A musical specifically focusing on the area, ''Les Bicyclettes de Belsize'' (1968), tells the story of a young man's cycle journey around Hampstead. After crashing into a billboard poster, he falls in love with the fashion model depicted on it. Hampstead ( or ), commonly known as Hampstead Village, is an area of London, England, north-west of Charing Cross. Part of the London Borough of Camden in Inner London, it is known for its intellectual, liberal, artistic, musical and literary associations and for Hampstead Heath, a large, hilly expanse of parkland. It has some of the most expensive housing in the London area. The village of Hampstead has more millionaires within its boundaries than any other area of the United Kingdom.Wade, David, [http://www.telegraph.co.uk/property/main.jhtml?xml=/property/2004/05/08/phamp08.xml "Whatever happened to Hampstead Man?"] Telegraph.co.uk, 8 May 2004 (Retrieved 18 June 2009) The corresponding Wards of the United Kingdom is Hampstead Town.

Transport

Hampstead has a major bus terminus known as Hampstead Heath located in South End Green. Its most frequent service is Route 24 which for over 100 years has linked this area with the West End of London, Victoria, London and Grosvenor Road in Pimlico.
Bus routes that currently serve Hampstead are: London Buses route 24 London Buses route 46 London Buses route 168 London Buses route 210 London Buses route 268 London Buses route 603 London Buses route C11 and London Buses route N5.

Nearest tube stations
The nearest List of London Underground stations are Hampstead tube station and Belsize Park tube station on the Northern Line and Swiss Cottage tube station and Finchley Road tube station on the Jubilee Line. The stations are within Travelcard Zone 2. Hampstead is the boundary with Travelcard Zone 3. Construction of North End tube station was started but not completed.

Nearest railway station
Hampstead Heath railway station is situated by South End Green while Finchley Road & Frognal station is on the western side of Hampstead. Both stations are part of the London Overground network.

Nearest hospital
*Royal Free Hospital

Nearest places


*Belsize Park
*Chalk Farm
*Childs Hill
*Frognal
*Finchley
*Golders Green
*Highgate

*Primrose Hill
*Regent's Park
*South Hampstead
*St John's Wood
*Swiss Cottage
*Gospel Oak
*West Hampstead Hampstead ( or ), commonly known as Hampstead Village, is an area of London, England, north-west of Charing Cross. Part of the London Borough of Camden in Inner London, it is known for its intellectual, liberal, artistic, musical and literary associations and for Hampstead Heath, a large, hilly expanse of parkland. It has some of the most expensive housing in the London area. The village of Hampstead has more millionaires within its boundaries than any other area of the United Kingdom.Wade, David, [http://www.telegraph.co.uk/property/main.jhtml?xml=/property/2004/05/08/phamp08.xml "Whatever happened to Hampstead Man?"] Telegraph.co.uk, 8 May 2004 (Retrieved 18 June 2009) The corresponding Wards of the United Kingdom is Hampstead Town.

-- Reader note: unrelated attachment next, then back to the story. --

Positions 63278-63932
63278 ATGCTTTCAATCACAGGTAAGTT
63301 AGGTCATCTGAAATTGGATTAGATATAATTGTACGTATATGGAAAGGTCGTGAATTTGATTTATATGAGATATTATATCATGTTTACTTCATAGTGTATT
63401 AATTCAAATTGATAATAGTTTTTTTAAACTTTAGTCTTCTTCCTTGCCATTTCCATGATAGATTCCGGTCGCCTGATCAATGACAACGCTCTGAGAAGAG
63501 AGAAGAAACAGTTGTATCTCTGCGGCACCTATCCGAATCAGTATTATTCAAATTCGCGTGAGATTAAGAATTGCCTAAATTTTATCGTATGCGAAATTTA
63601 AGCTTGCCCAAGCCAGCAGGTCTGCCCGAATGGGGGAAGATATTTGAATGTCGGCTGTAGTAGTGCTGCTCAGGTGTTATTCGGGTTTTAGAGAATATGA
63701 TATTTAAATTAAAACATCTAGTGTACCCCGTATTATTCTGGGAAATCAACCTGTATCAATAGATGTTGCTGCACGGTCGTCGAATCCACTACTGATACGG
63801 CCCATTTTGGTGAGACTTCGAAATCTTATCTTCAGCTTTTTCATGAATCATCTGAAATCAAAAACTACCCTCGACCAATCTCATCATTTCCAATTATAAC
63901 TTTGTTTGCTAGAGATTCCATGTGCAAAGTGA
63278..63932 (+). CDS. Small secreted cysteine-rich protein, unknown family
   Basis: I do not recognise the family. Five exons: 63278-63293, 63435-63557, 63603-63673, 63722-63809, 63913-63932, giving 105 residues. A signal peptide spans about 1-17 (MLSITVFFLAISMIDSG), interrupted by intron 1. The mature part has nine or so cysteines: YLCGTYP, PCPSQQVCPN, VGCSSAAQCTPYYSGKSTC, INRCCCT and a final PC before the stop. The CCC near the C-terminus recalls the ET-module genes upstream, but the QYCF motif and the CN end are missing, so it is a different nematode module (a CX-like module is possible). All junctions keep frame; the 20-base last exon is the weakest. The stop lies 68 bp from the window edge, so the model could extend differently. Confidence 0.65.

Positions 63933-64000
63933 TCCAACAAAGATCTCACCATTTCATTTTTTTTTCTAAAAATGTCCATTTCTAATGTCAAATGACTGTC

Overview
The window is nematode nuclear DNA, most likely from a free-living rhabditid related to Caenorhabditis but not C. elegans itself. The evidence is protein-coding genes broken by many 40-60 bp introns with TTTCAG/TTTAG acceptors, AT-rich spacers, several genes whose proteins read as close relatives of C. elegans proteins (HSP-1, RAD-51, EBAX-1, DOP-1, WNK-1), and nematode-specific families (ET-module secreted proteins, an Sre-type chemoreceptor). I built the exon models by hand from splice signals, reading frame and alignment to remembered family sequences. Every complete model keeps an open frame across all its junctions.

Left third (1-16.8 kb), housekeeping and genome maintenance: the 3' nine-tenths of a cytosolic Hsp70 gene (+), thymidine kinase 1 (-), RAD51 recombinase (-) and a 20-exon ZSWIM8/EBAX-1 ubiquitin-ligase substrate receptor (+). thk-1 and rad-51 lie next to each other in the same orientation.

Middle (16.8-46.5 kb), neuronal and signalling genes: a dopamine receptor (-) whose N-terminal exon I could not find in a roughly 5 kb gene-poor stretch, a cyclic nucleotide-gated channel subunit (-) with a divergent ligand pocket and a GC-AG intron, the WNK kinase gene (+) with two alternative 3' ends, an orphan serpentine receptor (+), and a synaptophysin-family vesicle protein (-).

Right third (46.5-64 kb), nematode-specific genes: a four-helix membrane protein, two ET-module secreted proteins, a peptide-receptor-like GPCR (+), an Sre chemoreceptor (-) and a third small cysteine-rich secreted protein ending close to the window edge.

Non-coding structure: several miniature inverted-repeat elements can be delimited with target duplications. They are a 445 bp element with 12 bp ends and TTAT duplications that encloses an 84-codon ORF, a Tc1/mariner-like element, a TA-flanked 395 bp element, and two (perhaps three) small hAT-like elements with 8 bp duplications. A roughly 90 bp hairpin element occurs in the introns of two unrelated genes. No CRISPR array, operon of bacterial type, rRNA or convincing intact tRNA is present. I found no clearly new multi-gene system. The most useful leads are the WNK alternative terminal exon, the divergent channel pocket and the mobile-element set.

Notable residents

[[File:Freud Museum London 2.jpg|thumb|right|180px|A former Freud home, now dedicated to his life and work as [[Freud Museum|Freud Museum, , Hampstead]].]]Hampstead has long been known as a residence of the intelligentsia, including writers, composers, ballerinas and intellectuals, actors, artists and architects — many of whom created a bohemian community in the late 19th century. After 1917, and again in the 1930s, it became base to a community of ''avant garde'' artists and writers and was host to a number of émigrés and exiles from the Russian Revolution and Nazi Europe. Hampstead ( or ), commonly known as Hampstead Village, is an area of London, England, north-west of Charing Cross. Part of the London Borough of Camden in Inner London, it is known for its intellectual, liberal, artistic, musical and literary associations and for Hampstead Heath, a large, hilly expanse of parkland. It has some of the most expensive housing in the London area. The village of Hampstead has more millionaires within its boundaries than any other area of the United Kingdom.Wade, David, [http://www.telegraph.co.uk/property/main.jhtml?xml=/property/2004/05/08/phamp08.xml "Whatever happened to Hampstead Man?"] Telegraph.co.uk, 8 May 2004 (Retrieved 18 June 2009) The corresponding Wards of the United Kingdom is Hampstead Town.

Cultural references

*Hampstead is referred to in the song "Young Conservatives" by The Kinks and in "Cross Eyed Mary" and "A Small Cigar" by Jethro Tull (band).
*Hampstead is referenced in a Monty Python sketch where a famous playwright (with a northern accent and working-class look) sarcastically remarks to his son (who works in a mine): "Hampstead wasn't good enough for you, eh? You had to go poncin' off to Barnsley".
*Hampstead is referred to in the Bollywood film ''Desi Boyz''.
*Hampstead is the fictional location of Lucy Westenra's tomb in Bram Stoker's novel ''Dracula''. Lucy lured children to Hampstead Heath at night to drink their blood. During the course of their investigation, Drs. Van Helsing and Seward dined at Jack Straw's Castle and caught a cab near Spaniards Inn.